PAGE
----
We, the representatives of the African YMCA National Movements, meeting under the auspices of the Africa Alliance of YMCAs, at the Strategic Design & Related Meetings, in Accra, Ghana, from the 23rd February – 1 March 2007, do hereby covenant with each other to be the primary resource, dedicated to the future of the African YMCA. We will be the first line of resources for the realization of a common vision of the African YMCAs. We, therefore, collectively commit to:

Challenge 21

“Challenge 21″ signifies responsibilities that YMCAs might assume in the new millennium according to their specific needs and possibilities. The potential agenda-orientations in Challenge 21 clearly position the YMCA in relation to wider societal happenings. It was consciously not titled as a Statement of Mission – such a statement might emerge as a consequence of a continuing process. For the time being, Challenge 21 was felt as a step forward in renewing an understanding of the implications of mission in our times, with the Paris Basis maintained as the foundation of YMCA mission. Even as the world we live in becomes more and more complex, we are obliged to find ways in which we remain geared to the times, but equally or more importantly, anchored to the rock. Affirming the Paris Basis adopted in 1855, as the ongoing foundation statement of the mission of the YMCA, at the threshold of the third millennium, we declare that the YMCA is a world-wide Christian, ecumenical, voluntary movement for women and men with special emphasis on and the genuine involvement of young people and that it seeks to share the Christian ideal of building a human community of justice with love, peace and reconciliation for the fullness of life for all creation.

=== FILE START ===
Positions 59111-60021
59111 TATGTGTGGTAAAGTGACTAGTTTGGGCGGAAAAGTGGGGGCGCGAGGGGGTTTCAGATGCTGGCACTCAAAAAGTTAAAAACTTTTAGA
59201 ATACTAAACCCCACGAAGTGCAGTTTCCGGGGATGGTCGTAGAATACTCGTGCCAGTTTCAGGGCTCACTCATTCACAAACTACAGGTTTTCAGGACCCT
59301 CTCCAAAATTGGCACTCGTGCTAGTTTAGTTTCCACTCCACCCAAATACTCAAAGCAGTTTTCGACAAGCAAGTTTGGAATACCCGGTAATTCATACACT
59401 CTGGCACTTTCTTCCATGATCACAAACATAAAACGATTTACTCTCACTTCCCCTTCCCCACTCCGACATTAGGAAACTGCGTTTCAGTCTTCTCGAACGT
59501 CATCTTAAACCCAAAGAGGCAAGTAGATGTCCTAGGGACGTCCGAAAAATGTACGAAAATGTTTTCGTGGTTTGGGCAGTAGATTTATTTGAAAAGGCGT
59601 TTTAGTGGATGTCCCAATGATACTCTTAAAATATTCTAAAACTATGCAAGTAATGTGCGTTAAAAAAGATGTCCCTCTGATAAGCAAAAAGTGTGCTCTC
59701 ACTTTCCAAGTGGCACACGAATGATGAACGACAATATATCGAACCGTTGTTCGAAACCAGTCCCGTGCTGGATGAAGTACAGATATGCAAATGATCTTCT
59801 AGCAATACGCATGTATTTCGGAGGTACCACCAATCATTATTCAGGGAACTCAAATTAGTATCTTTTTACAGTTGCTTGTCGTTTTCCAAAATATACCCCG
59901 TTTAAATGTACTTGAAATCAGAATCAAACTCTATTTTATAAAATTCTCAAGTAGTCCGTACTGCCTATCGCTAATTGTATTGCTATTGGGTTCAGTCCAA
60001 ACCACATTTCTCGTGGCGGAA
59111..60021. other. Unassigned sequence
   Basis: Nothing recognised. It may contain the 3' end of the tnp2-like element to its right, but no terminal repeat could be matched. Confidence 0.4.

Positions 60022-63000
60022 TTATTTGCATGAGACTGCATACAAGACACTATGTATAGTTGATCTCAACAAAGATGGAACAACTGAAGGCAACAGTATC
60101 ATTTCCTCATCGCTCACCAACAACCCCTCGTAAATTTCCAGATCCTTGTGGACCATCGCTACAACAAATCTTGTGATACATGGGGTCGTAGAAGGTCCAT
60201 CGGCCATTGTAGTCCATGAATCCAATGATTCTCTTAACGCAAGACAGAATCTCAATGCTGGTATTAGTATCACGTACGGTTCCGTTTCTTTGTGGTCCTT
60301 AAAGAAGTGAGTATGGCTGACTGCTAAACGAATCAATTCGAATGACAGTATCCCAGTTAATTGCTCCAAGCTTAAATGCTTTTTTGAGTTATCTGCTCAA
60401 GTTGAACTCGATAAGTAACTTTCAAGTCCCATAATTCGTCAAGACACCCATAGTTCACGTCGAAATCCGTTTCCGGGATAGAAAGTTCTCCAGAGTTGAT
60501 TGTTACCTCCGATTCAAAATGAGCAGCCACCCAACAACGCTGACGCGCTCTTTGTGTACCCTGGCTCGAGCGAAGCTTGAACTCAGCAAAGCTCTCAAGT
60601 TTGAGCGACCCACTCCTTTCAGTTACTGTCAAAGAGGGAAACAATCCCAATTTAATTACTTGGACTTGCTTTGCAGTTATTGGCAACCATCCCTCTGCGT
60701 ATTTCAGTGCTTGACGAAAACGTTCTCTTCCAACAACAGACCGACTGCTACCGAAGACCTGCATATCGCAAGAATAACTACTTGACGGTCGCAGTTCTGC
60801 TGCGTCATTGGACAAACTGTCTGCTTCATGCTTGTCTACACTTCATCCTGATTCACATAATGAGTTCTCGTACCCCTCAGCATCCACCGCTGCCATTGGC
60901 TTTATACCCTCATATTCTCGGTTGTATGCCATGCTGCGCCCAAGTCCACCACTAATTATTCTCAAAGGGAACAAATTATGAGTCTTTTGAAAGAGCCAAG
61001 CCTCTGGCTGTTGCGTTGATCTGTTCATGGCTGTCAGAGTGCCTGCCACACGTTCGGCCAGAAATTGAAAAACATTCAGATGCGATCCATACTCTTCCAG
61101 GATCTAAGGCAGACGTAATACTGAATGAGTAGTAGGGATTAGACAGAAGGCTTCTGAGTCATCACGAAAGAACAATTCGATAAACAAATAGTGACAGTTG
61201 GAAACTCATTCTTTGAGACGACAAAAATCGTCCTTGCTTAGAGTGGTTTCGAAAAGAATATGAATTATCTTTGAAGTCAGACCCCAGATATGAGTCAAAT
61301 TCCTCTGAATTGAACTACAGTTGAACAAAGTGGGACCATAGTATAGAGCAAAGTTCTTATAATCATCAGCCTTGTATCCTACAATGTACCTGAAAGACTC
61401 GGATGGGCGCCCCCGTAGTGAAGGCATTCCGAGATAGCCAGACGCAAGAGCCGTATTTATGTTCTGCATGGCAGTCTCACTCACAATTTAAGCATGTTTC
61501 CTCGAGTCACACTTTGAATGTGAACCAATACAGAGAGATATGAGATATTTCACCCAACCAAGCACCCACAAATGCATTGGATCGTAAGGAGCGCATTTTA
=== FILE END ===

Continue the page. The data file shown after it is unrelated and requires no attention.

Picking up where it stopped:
Each member YMCA is therefore called to focus on certain challenges which will be prioritized according to its own context. These challenges which are an evolution of the Kampala Principles adopted in 1973 include:

  • Sharing the good news of Jesus Christ and striving for the spiritual, intellectual and physical well-being of individuals and wholeness of communities.
  • Empowering all, especially young people and women to take increased responsibilities and assume leadership at all levels and working towards an equitable society.
  • Advocating for and promoting the rights of women and upholding the rights of children.
  • Fostering dialogue and partnership between people of different faiths and ideologies and recognizing the cultural identities of people and promoting cultural renewal.
  • Committing to work in solidarity with the poor, dispossessed, uprooted people and oppressed racial, religious and ethnic minorities.
  • Seeking to be mediators and reconcilers in situations of conflict and working for meaningful participation and advancement of people for their own self-determination.
  • Defending God’s creation against all that would destroy it and preserve and protect the earth’s resources for coming generations. To face these challenges, the YMCA will develop patterns of co-operation at all levels that enable self-sustenance and self-determination.
  • Adopted at the 14th World Council of YMCAs, Frechen, Germany, 1998

Paris Basis

The continuing basis of the work and witness of the Young Men’s Christian Association is expressed in the PARIS BASIS, as adopted by the delegates of the First World Conference in Paris in 1855, and reaffirmed by the 6th World Council of YMCAs in 1973. The Young Men’s Christian Associations seek to unite those young men who, regarding Jesus Christ as their God and Saviour, according to the Holy Scriptures, desire to be his disciples in their faith and in their life and to associate their efforts for the extension of his Kingdom amongst young men.

Any differences of opinion on other subjects, however important in themselves, shall not interfere with the harmonious relations of the constituent members and associates of the World Alliance.